A Sharia court ruling in Nigeria that saw three gay men sentenced to death by stoning could be a “slippery slope” to more violence against the queer community, LGBTQ+ groups say.
On 1 July, the court in Bauchi, Nigeria, sentenced three gay men, aged 20, 30 and 70, to death by stoning. They did not have a legal representation and they all reportedly “admitted” to their crimes.
They were sentenced under section 134 of the 2001 Bauchi State Penal Law, which states: “Whoever commits the offence of sodomy shall be punished with death by stoning [rajim] or any other means decided by the state.”
LGBTQ+ groups in the country have expressed fear and concern over the sentence. Nigeria is already hostile towards the LGBTQ+ community, and same-sex relations are punishable by up to 14 years imprisonment.
William Rashidi, director of LGBTQ+ rights group Equality Triangle, told Reuters: “This sentencing opens the door for more draconian judgments against LGBTQ persons. It’s a call for violence.
“With this judgment, the times have been rolled back. [It] affects the very essence of freedom of expression and association. People have been given some sort of rights to attack, maim and violate LGBTQ+ persons.”
The men have 30 days to appeal the decision and any death sentences passed by a Sharia court need to be approved by the state governor Bala Abdulkadir Mohammed. The governor frequently posts on social media about issues such as floods and school attendance, but has not said a word about the men’s sentences.
PinkNews contacted Bala Abdulkadir Mohammed’s office for comment, but he had not responded at the time of publication.
Sharia law has become a tool against homosexuality in Nigeria. (Aminu Abubakar/AFP via Getty Images)
Whether the court follows through with the sentencing or not, the case will likely rile up homophobes in the country and incite abuse toward queer people.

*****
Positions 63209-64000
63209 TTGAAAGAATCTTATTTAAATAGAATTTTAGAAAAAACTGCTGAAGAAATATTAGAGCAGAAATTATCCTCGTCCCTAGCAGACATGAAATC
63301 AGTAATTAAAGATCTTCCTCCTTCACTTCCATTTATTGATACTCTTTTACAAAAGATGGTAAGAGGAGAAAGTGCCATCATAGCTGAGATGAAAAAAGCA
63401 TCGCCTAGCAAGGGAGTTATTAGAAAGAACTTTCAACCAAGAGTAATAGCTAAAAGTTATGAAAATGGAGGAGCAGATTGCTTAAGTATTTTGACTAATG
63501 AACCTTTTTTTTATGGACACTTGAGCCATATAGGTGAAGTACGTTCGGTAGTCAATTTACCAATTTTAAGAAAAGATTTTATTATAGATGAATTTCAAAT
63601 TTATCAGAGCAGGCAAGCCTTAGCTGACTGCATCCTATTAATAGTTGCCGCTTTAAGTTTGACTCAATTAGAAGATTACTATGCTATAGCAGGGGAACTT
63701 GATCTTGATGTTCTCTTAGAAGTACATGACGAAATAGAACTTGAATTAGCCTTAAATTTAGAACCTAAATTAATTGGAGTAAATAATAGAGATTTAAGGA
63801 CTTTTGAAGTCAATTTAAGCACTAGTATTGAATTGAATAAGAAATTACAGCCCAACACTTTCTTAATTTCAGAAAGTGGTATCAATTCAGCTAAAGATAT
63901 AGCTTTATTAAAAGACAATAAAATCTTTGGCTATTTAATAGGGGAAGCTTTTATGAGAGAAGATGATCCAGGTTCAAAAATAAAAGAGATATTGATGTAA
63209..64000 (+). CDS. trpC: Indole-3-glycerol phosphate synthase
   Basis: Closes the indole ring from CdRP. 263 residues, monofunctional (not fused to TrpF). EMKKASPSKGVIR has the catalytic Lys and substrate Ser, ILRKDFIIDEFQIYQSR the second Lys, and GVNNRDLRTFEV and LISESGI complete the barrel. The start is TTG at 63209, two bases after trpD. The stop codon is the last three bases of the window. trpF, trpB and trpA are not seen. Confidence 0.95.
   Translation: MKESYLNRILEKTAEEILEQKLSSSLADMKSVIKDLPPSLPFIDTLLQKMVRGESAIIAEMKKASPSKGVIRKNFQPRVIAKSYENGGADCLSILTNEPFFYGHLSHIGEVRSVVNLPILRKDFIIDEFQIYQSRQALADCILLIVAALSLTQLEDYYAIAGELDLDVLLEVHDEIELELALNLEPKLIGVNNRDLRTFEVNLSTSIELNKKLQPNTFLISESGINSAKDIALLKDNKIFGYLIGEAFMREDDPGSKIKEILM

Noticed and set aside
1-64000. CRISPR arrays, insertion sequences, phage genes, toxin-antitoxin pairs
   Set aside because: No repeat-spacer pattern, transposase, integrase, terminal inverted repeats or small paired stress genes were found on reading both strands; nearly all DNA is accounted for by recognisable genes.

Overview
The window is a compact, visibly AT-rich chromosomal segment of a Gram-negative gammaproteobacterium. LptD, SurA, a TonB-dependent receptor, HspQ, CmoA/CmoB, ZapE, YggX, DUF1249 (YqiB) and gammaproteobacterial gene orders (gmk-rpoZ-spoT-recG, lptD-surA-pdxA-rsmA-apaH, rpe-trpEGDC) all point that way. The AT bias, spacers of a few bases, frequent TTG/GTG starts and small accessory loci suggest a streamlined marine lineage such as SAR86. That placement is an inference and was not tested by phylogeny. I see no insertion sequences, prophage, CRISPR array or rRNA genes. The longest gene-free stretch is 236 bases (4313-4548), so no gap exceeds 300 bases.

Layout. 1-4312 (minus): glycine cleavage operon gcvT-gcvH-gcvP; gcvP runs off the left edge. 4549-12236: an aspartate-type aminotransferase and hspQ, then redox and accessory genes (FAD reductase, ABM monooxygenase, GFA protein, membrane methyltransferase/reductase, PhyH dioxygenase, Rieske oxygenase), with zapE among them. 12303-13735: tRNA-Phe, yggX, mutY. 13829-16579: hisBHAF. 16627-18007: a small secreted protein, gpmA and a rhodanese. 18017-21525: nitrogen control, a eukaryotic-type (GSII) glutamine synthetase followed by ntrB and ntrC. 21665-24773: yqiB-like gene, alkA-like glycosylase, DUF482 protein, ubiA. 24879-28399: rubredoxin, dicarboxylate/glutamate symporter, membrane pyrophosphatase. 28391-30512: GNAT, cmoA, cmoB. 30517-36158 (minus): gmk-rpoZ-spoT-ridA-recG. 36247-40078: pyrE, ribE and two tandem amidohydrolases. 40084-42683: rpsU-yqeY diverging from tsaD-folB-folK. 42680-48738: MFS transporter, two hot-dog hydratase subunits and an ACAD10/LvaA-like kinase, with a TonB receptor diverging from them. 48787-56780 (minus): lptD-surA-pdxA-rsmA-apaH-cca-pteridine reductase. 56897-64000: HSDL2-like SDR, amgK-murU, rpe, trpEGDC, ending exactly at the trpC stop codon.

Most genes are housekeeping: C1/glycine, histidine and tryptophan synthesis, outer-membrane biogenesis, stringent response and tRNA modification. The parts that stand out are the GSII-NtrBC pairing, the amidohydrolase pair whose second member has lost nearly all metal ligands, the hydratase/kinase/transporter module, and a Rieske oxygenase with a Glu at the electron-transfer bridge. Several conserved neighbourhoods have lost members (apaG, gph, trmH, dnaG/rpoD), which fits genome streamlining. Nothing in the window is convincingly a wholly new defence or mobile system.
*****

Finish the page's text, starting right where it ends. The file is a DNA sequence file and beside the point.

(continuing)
Marline Oluchi, a board member the International Lesbian and Gay Association’s African arm, said this sentencing is a “slippery slope” to escalated violence against the LGBTQ+ in Nigeria.
“These are dangerous terrains and safety for others is a huge consideration.”
In 2014, a gay man who was charged for homosexual acts was sentenced to 20 lashes in court. The judge at the time, Nuhu Idris Mohammed, reportedly said he was proud of the sentence and that he believed the man should have been sentenced to death, The New York Times reported.
In the same year, 11 men accused of homosexuality were put on trial. According to the BBC, Jibrin Danlami Hassan, the commissioner of Bauchi state’s Sharia Commission, said the detainees confessed they were “doing that dirty game”.
Reports stated the men were beaten and tortured but Hassan denied this.
These seeds of injustice and discrimination were planted long before the sentencing of the three gay men this year.
Civilians routinely help police ‘suss out’ gay people in order to “sanitise” the nation.
Mohammed Tata, a senior official with the Shariah Commission, told The New York Times: “We get information from sources interested in seeing the society cleansed.”
Oluchi added: “There is always one form of violence after another … reminding us that our rights are being violated daily.”